Let's talk about trolls: The rise of digital media over the last 20 years has given birth to a new phenomenon, online reader comments. Usually found at the end of newspaper or magazine stories online -- perhaps on this very column you're reading -- comments often drive journalists and their readers crazy with misinformation, ugly vitriol and out-of-left-field accusations. This week, Popular Science magazine said it would no long allow comments, calling them a "grotesque reflection" of the media culture.

Do reader comments damage democracy? Even if they do, is it possible to put them aside? Joel Mathis and Ben Boychuk, the RedBlueAmerica columnists, debate the issue.

MATHIS: Here's how the 21st century differs from its predecessors: The audience gets to talk back.

That can be enormously frustrating for writers, reporters and editors who still aspire to be gatekeepers to public discourse. Many of those professionals still long for a time when the public's voice was largely limited to a few well-selected letters each day on a newspaper's op-ed page. It was a less anarchic time, certainly, and the contents of those letters were much less mean than one will normally find under your average newspaper opinion column.

In truth, the best comments sections -- like society itself -- offer both a large degree of freedom, as well as a guiding hand to sort out the racists, trolls, jerks, and other riff-raff who desire less to debate issues and exchange ideas and more to cause as big a mess as possible. They are vandals and bomb throwers (metaphorically speaking, of course). In real life, such folks are usually removed from polite company with great haste.

Such a strategy has helped The New York Times cultivate ever-better online comments, while blogger Ta-Nehisi Coates has found his writing and thinking sharpened by the daily conversation with his readers. The very worst -- like Philly.com, in Philadelphia where I live -- appear to be untouched by any editor most days, except when editors there turn off comments on a story rather than have the vitriol go public.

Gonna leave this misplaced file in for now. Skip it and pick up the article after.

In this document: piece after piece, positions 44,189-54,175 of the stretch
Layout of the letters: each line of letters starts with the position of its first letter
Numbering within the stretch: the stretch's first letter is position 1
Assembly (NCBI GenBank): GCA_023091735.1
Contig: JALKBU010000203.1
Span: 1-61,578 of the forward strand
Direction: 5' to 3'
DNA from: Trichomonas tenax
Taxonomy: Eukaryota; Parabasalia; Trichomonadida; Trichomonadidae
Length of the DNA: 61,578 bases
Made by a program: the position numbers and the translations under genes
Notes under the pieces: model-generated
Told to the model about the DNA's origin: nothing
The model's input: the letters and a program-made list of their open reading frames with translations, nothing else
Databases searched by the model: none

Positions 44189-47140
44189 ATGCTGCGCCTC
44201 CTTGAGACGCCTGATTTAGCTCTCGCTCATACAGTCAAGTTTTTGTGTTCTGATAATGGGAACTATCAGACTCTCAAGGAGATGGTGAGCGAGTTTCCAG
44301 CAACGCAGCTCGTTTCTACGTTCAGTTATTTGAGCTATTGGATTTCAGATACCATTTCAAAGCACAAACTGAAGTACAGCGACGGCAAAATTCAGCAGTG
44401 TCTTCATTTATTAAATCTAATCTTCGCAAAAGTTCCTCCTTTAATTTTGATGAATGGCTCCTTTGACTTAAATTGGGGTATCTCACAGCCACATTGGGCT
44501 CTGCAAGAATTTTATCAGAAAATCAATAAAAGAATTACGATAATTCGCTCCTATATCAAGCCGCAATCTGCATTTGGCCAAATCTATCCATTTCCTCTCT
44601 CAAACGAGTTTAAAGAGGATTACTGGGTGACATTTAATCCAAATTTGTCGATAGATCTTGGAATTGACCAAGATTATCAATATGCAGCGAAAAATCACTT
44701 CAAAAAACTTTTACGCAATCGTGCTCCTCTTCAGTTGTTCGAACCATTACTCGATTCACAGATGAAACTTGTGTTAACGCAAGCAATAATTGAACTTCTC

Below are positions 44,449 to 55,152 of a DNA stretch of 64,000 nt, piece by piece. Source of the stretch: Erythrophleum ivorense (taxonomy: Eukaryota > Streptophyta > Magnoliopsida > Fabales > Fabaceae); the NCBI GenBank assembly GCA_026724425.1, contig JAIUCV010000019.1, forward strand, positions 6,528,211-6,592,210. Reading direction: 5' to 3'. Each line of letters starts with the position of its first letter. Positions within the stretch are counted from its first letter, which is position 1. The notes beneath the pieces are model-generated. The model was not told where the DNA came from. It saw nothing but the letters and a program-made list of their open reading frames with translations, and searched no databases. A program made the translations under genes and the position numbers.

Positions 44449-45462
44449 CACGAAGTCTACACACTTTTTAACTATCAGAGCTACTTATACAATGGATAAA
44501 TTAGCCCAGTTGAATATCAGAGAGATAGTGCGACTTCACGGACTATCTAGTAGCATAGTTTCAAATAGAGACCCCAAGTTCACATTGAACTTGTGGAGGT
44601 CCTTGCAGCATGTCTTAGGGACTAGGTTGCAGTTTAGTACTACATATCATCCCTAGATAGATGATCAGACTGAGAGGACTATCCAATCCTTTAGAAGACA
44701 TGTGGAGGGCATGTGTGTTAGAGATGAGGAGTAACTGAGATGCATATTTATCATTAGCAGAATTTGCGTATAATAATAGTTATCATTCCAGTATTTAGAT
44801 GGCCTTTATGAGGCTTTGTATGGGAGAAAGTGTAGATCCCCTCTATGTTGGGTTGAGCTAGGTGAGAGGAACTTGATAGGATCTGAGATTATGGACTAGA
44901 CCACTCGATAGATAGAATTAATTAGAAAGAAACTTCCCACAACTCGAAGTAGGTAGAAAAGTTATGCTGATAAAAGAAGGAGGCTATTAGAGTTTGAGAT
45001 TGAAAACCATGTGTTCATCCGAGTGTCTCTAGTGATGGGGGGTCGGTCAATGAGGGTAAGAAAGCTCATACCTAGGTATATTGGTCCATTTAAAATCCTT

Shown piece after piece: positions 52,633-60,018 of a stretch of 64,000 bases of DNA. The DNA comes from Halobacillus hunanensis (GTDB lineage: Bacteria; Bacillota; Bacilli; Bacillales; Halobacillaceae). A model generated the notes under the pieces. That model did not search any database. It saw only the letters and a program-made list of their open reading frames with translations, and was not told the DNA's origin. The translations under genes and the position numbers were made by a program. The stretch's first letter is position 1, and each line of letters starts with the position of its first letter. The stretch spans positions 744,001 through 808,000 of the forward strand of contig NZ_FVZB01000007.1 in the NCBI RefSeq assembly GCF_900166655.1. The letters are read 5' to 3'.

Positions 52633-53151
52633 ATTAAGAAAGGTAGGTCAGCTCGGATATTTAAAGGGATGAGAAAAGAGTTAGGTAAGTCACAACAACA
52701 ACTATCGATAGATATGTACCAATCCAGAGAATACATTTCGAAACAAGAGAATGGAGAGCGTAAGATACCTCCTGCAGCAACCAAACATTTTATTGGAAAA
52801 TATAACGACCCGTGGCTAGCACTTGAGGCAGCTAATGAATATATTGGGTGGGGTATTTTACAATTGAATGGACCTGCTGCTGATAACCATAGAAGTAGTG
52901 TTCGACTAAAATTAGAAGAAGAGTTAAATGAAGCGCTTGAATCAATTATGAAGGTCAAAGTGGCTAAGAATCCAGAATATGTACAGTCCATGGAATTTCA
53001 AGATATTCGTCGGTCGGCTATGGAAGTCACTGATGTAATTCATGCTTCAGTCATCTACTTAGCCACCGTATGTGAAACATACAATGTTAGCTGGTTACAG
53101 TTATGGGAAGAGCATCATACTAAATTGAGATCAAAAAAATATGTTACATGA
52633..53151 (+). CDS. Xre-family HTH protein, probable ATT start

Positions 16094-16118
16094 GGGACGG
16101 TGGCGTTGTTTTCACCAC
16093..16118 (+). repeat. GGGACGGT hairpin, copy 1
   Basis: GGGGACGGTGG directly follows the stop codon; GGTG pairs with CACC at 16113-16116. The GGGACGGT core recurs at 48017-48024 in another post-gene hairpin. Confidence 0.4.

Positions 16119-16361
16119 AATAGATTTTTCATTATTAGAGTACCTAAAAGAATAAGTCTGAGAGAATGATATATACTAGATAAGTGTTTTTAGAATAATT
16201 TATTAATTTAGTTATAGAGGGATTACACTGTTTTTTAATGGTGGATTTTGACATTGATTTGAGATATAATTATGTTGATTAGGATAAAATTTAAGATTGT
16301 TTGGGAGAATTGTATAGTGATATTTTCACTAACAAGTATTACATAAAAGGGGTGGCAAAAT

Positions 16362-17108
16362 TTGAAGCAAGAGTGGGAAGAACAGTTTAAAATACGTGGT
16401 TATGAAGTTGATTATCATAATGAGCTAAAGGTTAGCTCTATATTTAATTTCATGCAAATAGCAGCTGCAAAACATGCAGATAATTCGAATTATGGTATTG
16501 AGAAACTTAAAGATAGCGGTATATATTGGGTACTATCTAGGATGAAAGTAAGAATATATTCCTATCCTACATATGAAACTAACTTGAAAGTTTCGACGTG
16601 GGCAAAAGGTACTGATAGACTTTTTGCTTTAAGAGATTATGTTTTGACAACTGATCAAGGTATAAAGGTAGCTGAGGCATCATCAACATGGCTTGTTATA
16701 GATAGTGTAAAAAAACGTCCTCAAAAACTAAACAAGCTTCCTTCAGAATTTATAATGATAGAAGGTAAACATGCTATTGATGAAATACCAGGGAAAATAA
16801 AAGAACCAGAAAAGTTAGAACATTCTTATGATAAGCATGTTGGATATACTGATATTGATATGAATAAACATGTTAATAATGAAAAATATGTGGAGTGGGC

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"Guiding hands" are also known as editors, though, and in this day of tight-tighter-tightest belt-tightening among media companies, paying a person to help create a great comments section is an expense most publishers and editors won't shoulder.

Which is why so many comments sections appear to be rude, lawless places.

Popular Science is shutting off comments because, at heart, it doesn't want to see its reporting challenged. Even in a science setting, that's not wise.

There are ways to cultivate the best conversations with the best participants. It's not a free-for-all or nothing. But you do have to let the audience talk back.

BOYCHUK: Popular Science made the right decision to end comments, but for the strangest of reasons.

If the editors said anonymous commenters debased the quality of discourse at the site with their silly snark, many readers would have grumbled but they likely would have understood. Besides, people have no shortage of online outlets where they may snark freely.

Instead, Suzanne LaBarre, PopSci's online content editor, explained that readers were trying to change public opinion with malicious aforethought. And that sort of behavior simply could not be tolerated.

"A politically motivated, decades-long war on expertise has eroded the popular consensus on a wide variety of scientifically validated topics," Labarre wrote. "Everything, from evolution to the origins of climate change, is mistakenly up for grabs again." It should go without saying that experts don't know everything, and that "popular consensus" has no place in science. Alas, so much of the obvious needs repeating these days.

Our discourse is a mess and most online comments are probably a waste of time. But the consensus on both of those propositions -- and much else -- is far from clear.

A century ago, the consensus among reputable scientists held that the theory of continental drift was "utter damned rot" and anyone who "valued his reputation for scientific sanity" would reject the idea. Today, continental drift is taught as basic geography.

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Today, we're also told that 97.1 percent of scientists agree on the causes of global climate change. Well, the latest report from the United Nations' Intergovernmental Panel on Climate Change is out, and the forces of "consensus" have a problem.

Turns out, the global warming that so many computer models predicted hasn't occurred in the past 15 years. Scientists disagree why, though many still insist man-made carbon emissions are likely to cause catastrophic problems.

If the evidence doesn't bear out the models, then the models are wrong. Maybe the hypothesis is wrong, too. And if the hypothesis is wrong, maybe we should think twice before letting experts reshape the way we live. Maybe the consensus is "utter damned rot" -- and more people should say so.

Ben Boychuk is associate editor of the Manhattan Institute's City Journal. Joel Mathis is a contributing editor to Philadelphia Magazine.